Monday, April 22, 2013

new support for local communities to raise startup finance from their neighbours

The, a small Co-operative Development Body (CDB) based in south Wales has recently set up a new website aimed at helping new and growing co-ops with their Community Share Issues.

Alex Bird, one of the partners in the co-op, realised after working with a number of community co‑ops trying to finance projects through share issues, that whilst they could market themselves easily to local people, communicating to the wider public wasn’t easy on a small budget. He and his colleagues have worked with community shops, community centres, pubs, football and rugby clubs, festivals, food co‑ops, bike shops, off-road cycle centres, recycling projects, gyms and energy co‑ops, and all had difficulty marketing their share issues. Many didn’t proceed with a share issues because they couldn’t see how they would get sufficient share sales and the activists involved looked to other sources of finance such as grants and loans.

Some projects they’ve worked with have been very creative in their share issues, linking up with credit unions and CDFIs to enable people to get lines of credit or save up to buy shares, but they still find it difficult to contact their diaspora, and you can only raise so much from local people.

Many projects have a wider appeal than just their immediate neighbourhood, and there is a large body of people across the UK and further afield who don’t have a project nearby but would like to support one.  Real ale pubs, vegetarian and vegan shops, football clubs, and of course ecological and green energy projects are examples of projects with a broader appeal, but many such projects weren’t getting through to their potential share buyers, and at times weren’t hitting their finance raising targets.

After many discussions about who wasn’t doing what and whose job it was to sort out this problem, and why “they” should be doing it, did what co-operators always do in the end – got on with it themselves. Using the well-known open source software from WordPress and with the help of Co-operatives UK Internet Services they have set up a .coop site from their own resources.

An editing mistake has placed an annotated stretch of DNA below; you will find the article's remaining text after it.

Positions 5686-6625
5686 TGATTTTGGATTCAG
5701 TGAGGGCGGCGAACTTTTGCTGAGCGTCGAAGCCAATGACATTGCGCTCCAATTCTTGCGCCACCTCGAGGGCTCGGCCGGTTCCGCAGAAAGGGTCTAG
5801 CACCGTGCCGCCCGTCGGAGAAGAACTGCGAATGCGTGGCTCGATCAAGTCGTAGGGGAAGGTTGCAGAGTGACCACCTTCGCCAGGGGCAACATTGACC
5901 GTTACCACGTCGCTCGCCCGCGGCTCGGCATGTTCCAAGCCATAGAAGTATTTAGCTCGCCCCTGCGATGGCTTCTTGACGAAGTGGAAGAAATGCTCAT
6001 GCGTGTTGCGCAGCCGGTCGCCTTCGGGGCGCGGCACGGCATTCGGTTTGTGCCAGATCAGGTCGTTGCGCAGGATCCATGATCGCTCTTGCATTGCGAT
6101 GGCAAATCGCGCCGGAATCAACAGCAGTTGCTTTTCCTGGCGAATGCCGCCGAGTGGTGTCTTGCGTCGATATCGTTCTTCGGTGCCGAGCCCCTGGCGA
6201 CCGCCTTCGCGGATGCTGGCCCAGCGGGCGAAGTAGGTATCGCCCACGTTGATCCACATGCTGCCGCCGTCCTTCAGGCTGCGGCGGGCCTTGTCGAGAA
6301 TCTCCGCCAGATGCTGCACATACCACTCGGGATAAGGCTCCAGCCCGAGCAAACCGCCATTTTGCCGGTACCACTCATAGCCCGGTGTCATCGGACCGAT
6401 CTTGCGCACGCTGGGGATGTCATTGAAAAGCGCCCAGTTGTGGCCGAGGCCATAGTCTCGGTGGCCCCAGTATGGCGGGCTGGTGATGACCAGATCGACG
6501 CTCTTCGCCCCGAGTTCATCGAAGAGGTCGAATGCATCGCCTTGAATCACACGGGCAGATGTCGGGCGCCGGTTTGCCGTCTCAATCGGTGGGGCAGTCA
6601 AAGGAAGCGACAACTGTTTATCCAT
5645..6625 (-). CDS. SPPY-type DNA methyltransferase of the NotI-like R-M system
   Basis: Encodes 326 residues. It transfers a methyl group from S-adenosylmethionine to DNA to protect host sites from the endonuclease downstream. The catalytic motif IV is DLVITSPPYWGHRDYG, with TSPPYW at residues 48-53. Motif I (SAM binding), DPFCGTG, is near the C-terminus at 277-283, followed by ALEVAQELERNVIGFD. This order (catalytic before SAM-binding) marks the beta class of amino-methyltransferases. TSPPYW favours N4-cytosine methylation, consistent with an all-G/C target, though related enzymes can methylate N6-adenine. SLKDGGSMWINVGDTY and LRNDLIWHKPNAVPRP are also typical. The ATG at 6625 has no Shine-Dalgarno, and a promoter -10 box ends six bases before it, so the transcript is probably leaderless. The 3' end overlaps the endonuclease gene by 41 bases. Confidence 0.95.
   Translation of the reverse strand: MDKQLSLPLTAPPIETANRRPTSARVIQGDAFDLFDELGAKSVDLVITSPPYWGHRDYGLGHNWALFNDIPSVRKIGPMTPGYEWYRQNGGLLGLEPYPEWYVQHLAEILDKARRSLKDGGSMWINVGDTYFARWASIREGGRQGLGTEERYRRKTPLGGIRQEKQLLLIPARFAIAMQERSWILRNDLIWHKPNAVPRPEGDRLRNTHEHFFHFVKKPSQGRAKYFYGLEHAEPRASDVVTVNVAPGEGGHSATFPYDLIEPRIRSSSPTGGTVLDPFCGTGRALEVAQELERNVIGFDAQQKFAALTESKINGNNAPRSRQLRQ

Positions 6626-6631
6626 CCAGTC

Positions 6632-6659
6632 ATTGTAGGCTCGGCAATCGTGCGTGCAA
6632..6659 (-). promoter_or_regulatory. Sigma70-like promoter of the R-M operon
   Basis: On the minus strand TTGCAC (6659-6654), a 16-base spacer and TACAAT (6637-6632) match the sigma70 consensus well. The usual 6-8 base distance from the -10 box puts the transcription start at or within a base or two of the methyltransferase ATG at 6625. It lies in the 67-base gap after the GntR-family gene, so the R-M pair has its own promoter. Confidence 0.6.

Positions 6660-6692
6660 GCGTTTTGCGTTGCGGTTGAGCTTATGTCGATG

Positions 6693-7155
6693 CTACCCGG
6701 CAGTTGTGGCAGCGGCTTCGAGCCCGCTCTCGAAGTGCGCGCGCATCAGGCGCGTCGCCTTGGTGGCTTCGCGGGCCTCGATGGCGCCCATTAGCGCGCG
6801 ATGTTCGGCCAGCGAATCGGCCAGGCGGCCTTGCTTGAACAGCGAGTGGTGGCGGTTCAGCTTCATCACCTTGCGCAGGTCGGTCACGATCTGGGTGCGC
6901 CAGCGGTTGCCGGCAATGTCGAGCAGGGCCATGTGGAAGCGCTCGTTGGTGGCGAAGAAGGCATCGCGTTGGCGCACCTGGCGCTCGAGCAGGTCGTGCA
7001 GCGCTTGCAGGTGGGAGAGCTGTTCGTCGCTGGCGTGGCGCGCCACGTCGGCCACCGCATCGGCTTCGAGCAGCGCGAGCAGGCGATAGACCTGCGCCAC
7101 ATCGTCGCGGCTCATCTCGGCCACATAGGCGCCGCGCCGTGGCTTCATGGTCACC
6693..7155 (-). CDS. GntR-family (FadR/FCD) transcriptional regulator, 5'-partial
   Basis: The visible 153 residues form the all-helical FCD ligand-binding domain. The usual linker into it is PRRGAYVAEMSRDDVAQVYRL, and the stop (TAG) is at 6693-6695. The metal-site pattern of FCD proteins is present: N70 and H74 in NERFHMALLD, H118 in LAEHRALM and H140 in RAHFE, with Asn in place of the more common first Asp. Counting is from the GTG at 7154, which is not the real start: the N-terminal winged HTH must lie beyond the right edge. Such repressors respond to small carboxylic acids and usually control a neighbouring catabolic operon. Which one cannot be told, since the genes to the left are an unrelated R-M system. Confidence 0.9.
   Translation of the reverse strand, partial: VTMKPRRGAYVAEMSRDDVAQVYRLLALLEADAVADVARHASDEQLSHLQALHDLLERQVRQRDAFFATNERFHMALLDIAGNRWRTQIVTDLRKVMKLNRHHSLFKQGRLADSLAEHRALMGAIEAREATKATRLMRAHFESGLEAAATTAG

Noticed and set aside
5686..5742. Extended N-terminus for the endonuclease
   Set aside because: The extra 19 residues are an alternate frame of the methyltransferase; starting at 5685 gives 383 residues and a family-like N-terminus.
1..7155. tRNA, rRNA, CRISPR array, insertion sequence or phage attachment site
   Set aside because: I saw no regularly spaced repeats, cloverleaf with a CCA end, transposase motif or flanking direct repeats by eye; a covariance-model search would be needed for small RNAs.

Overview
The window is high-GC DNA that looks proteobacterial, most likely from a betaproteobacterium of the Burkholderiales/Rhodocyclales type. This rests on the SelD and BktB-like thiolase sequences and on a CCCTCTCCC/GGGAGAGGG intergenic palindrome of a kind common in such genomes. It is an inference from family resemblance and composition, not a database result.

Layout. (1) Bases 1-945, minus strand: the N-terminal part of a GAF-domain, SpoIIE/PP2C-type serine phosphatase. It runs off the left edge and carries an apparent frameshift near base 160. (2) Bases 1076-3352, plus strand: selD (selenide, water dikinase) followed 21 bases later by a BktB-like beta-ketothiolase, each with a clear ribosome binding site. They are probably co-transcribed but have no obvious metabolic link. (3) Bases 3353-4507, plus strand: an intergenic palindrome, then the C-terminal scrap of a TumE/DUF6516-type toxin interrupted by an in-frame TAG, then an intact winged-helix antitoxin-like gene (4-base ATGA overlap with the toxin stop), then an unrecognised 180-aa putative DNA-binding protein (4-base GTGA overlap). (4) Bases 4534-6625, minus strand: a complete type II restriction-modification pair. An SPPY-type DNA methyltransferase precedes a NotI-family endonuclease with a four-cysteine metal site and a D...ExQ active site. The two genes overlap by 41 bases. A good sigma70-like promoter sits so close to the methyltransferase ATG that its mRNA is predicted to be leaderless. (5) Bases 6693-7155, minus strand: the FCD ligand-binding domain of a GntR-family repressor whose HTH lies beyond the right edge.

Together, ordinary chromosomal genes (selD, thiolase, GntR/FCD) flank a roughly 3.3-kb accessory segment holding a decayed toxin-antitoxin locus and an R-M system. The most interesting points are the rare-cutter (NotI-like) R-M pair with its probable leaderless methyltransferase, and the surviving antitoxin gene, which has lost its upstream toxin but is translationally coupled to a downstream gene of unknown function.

The new website is up and running at and features all the Community Share Issues they know about free of charge in a classified style listing, plus lots of advice and guidance. The site is presently entirely self-funding, although as it develops they hope to bring some sponsorship on board in order to raise income and grow the site, so they offer paid for features as well as the basic free listing.

Tuesday, April 2, 2013

why being a charity isn't always the best way to 'do good'

The recent news about Charity bank giving up its charitable status to better allow it to gain access to investment in pursuit of its social mission caught my interest - it challenges the accepted norm that charitable status is always the best form to adopt to gain revenues in pursuit of achieving social goals.

I’ve always cautioned start-ups with a social mission about the risks associated with charitable status: it can be limiting in allowing you the flexibility to change your focus and activities in response to changing needs (owing to the strictures of charity legislation); it enforces limits within your governance that prevent you being able to be led by beneficiaries or employees; and as to the argument that you have to be a charity to access grants - many grant making trusts and public funding programmes aren’t concerned about your having a charity number. 
Finally, some feel that being a charity is a vital part of their business model in allowing them to gain business rate relief, but I’d suggest that any business model that is dependent upon securing rate relief is perhaps far too fragile to be able to survive in an increasingly competitive environment.

So - well done to the Charity Bank for recognising that being a charity isn’t always the best way to pursue a social mission: a salutary example to the wider sector.